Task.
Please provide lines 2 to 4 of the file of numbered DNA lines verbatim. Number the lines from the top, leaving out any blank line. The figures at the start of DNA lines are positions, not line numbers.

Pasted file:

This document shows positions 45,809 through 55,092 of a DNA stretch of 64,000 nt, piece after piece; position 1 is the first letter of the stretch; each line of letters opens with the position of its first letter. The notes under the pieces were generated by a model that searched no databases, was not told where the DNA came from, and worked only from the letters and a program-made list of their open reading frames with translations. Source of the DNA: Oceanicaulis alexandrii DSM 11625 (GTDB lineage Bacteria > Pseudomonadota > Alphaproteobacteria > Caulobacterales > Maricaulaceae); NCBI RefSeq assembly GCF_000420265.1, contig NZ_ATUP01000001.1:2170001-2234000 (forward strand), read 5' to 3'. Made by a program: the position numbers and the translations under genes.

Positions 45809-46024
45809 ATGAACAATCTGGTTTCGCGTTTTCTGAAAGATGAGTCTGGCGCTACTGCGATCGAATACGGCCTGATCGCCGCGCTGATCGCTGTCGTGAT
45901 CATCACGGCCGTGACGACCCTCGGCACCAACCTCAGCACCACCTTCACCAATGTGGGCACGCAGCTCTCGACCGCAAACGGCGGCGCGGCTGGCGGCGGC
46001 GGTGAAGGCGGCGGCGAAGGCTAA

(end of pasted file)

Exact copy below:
Positions 45809-46024
45809 ATGAACAATCTGGTTTCGCGTTTTCTGAAAGATGAGTCTGGCGCTACTGCGATCGAATACGGCCTGATCGCCGCGCTGATCGCTGTCGTGAT
45901 CATCACGGCCGTGACGACCCTCGGCACCAACCTCAGCACCACCTTCACCAATGTGGGCACGCAGCTCTCGACCGCAAACGGCGGCGCGGCTGGCGGCGGC